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In the keras documentation an example for the usage of metrics is given when compiling the model:

model.compile(loss='mean_squared_error',
              optimizer='sgd',
              metrics=['mae', 'acc'])

Here, both the mean_absolute_error and accuracy are selected. It is not explained, however, why and when specifying two or more metrics might be useful. What is happening in the training phase in such case? Are all of the chosen metrics used somehow? When might I want to consider choosing more than one metric? In particular, I am training a deep neural net, is there a specific metric I should be looking at?

Edit: thanks to the answer of @Alexey Burnakov I realized that the metrics do not take part in the training, so I update my question.

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2 Answers 2

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loss='mean_squared_error'

We divide these terms into differentiable loss function that's used to train neural network weights, and quality metrics that are used to assess the quality of the training convergence.

In your example, $$L = (Y - Y') ^ 2 / n$$ is the loss function which is minimzed along the training phase.

The metrics will be shown in log and on plot to give you an indication of how good your model performs at this stage of the training phase. They are not used as optimization functions.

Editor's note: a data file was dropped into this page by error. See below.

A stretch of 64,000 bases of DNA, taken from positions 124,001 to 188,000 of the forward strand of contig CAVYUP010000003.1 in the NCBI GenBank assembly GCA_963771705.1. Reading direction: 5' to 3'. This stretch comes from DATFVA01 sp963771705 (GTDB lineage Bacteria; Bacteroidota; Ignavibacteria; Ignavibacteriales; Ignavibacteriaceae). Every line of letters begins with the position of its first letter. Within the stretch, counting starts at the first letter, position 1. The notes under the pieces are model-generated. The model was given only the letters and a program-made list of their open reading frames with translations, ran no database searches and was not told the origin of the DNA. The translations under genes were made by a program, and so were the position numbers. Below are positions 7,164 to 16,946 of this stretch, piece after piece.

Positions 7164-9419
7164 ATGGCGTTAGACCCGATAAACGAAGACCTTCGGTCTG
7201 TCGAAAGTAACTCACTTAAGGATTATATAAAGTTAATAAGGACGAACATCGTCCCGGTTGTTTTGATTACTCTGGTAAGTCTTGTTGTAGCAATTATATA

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    $\begingroup$ Oh, I see! So this is just a selection of what you would like to plot as a measure of the training. They do not affect the training phase? $\endgroup$ Oct 31, 2019 at 14:27
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    $\begingroup$ Absolutely right. What matters to training is the loss. You can, however, use the metrics to early stop the training (Keras allows this). $\endgroup$ Oct 31, 2019 at 14:28
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For classification problems, sometimes cross-entropy is preferable for the "objective function" (metric), as compared with the MSE (mean square error). MSE is absolutely required if you use ANNs for function approximation problems (vs. classification problems). Would recommend looking at texts (books) like Bishop or Ripley instead of reading software manuals.

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